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Pesticides Are Not Pestisafes®





Excerpt from Chapter 13 of "The Best Control II" by acclaimed pest control expert, Stephen L. Tvedten.


Everything that ends in “cide” means death (“-cide” is Latin for “to murder kill”.). It is obvious that if we continually apply death to our living soils and water and air and yards and food and pets and children, death will start coming back to haunt us.


Choose Life and not Death! Stop spraying Death!

Your potential contamination/health danger or risk is increased the more you use “registered” poisons. There is a corresponding decrease in risk or potential danger as you switch to using Pestisafes® or alternative non-toxic (Intelligent Pest Management®) pest control choices. Never use any volatile, synthetic pesticide poison twice (especially even more) to treat any infestation, when it has already failed to control the pests when you used it the first time, clearly indicating the pests are already immune/resistant to that poison - use a Pestisafe®.

What you should know before even considering using any registered pesticide/poison. None of these poisons are truly EPA registered or approved; only their active ingredient has been registered and virtually none of the currently registered labels are in agreement with the MSDS restrictions for their inert ingredients. Neither the government or poison “industry” have seen the necessity to discover whether these “registered” poisons and “inerts”, contaminants, metabolites and synergistic health effects are harming innocent children.

“During the initial development of the chemical industry or at the time the use of pesticides (like DDT) was just beginning, little or no hazard existed for society...and no threat was posed to major natural ecosystems. But, as those technologies became more widely used and moved in new directions, the environmental and health problems became quite apparent.” - Cornell University’s Martin Alexander.

Since 1972, when the Federal Insecticide, Fungicide and Rodenticide Act (FIFRA) was amended by the Congress, the EPA has been required to look at the potential risks of all pesticide poisons. No pesticide poison can be registered, the law mandates, until the agency determines that its use would not cause “unreasonable effects on the environment.” (Yet they only “register” the active ingredient.)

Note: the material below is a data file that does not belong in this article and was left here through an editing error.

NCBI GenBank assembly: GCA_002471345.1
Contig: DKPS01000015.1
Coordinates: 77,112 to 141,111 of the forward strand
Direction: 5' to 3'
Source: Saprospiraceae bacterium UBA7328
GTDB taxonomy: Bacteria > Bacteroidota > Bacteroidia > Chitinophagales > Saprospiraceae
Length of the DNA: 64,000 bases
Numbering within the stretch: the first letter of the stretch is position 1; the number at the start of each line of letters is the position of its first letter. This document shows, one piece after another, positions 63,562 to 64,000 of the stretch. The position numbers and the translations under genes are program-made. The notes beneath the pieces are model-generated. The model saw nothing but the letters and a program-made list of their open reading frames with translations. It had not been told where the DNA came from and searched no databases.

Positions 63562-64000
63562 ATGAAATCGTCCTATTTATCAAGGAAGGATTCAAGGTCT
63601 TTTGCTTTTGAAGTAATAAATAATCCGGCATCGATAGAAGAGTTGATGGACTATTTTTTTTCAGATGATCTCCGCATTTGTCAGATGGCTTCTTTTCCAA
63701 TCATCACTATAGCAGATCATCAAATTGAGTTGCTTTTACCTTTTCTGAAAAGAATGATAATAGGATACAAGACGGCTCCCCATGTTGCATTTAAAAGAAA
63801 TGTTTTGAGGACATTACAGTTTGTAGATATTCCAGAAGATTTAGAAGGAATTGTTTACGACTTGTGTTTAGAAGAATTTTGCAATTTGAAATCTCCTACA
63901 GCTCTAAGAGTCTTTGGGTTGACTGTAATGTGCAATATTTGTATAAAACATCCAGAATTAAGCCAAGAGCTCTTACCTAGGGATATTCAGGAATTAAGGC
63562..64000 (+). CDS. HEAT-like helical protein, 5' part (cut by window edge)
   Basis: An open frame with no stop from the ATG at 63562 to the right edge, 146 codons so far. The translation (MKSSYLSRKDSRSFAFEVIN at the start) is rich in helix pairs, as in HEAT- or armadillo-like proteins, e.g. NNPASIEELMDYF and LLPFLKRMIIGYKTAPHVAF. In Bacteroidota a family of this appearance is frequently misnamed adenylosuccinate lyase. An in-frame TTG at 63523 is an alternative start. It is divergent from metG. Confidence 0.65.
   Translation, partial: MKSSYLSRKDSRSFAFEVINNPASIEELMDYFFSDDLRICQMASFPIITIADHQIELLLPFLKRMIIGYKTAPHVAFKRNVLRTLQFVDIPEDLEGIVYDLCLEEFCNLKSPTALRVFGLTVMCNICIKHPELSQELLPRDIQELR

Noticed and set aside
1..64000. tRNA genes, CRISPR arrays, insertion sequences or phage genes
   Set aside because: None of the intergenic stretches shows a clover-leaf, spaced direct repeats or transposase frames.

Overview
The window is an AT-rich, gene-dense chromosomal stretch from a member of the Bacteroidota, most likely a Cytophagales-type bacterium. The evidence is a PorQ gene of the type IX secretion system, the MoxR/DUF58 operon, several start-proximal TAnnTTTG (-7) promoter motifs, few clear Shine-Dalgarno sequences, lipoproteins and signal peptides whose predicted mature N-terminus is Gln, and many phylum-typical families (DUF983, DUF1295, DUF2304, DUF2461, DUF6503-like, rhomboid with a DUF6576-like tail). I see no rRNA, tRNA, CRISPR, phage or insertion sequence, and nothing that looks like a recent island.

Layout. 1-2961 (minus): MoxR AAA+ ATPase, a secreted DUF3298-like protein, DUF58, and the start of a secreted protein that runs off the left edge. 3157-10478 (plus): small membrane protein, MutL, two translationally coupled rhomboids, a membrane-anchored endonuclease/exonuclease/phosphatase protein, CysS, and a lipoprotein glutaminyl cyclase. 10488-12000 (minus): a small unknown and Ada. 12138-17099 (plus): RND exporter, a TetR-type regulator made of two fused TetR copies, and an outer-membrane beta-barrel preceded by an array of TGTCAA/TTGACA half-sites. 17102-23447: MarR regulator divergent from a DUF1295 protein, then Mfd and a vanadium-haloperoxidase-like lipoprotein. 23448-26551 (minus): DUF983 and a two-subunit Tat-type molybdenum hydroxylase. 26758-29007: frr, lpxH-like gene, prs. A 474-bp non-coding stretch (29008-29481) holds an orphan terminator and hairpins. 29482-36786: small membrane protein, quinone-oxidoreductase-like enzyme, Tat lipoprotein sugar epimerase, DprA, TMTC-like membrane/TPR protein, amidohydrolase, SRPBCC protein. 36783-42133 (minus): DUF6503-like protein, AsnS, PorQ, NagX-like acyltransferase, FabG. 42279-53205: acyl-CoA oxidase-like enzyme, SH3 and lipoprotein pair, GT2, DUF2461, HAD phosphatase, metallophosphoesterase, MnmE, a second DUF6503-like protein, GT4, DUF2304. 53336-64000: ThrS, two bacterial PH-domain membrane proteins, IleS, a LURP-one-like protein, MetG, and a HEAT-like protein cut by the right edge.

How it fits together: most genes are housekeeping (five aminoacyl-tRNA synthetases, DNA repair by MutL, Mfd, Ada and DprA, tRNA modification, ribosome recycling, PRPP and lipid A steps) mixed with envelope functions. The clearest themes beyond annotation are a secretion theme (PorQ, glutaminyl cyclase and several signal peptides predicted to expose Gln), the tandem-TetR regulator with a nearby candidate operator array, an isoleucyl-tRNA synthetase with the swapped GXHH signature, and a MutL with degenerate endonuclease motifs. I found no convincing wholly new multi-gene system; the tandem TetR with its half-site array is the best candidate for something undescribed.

The approximately 50,000 “registered” pesticide poisons on the market at the time were “grandfathered in” and were allowed to remain in use until the agency was able to eventually re-register them. Later amendments to the law required the agency only to review the results of tests performed by the poison producer only on the pesticide’s active ingredient--the chemical that kills or controls the pest--before a product could be registered or re-registered or extended. There were 600 such active ingredients in various pesticide poisons in 1988.

But this process, the critics claim and the agency acknowledges, has been painfully slow. By 1988 only 4 of the 600 had been fully reassessed, and many had not received even a preliminary evaluation. Even the most optimistic observers believe that the task will not be completed before the middle of the 21st century.

“When we register a product, we’re not saying that it is safe,” said Edward Tinsworth, director of the registration division of the EPA’s office of pesticide programs at a 1988 forum held by the National Coalition Against the Misuse of Pesticides. “We’re saying that there is no unreasonable risk, which means there may be a risk.”

Rachel’s Environment & Health Weekly #588, 3/5/98, “Children’s Cancer and Pesticides” noted: Americans put an estimated 62.7 million pounds (28.5 million kilograms) of pesticides and 278.5 million pounds (126.6 million kilograms) of antimicrobials (disinfectants) into their homes each year. Recent studies estimate that between 78% and 97% of families in the midwestern U. S. use pesticides in and around the home. A study of indoor air in homes in Jacksonville, Florida detected pesticides in the air in 100% of the homes.

Advocates of the environment and agency officials are quick to list the pesticide law’s deficiencies, such as the requirement that the EPA buy up the entire stock of any chemical it wants to ban. Such a budget-busting provision, both sides agree, makes the agency think twice before it takes that final regulatory step. But environmentalists maintain that the law is also fundamentally flawed because it: requires that only the chemical’s (poison’s active ingredient) be evaluated only through a cost-benefit analysis, instead of on any health-based standard; allows the manufacturer to perform the “tests”; does not require testing on the health effects of a pesticide’s full formulation, which includes both the active ingredient and its secondary ingredients, known as “inert” ingredients. So it is impossible for the agency to honestly evaluate or determine that any total poison formulation’s use would not and will not cause “unreasonable effects on the environment”!

“When most people hear about the inadequacies of the law for the first time,” said Ms. O’Brien of the Northwest Coalition for Alternatives to Pesticides in 1988, “we say they go into FIFRA-shock.”

Read the rest of this chapter and the entire book free at

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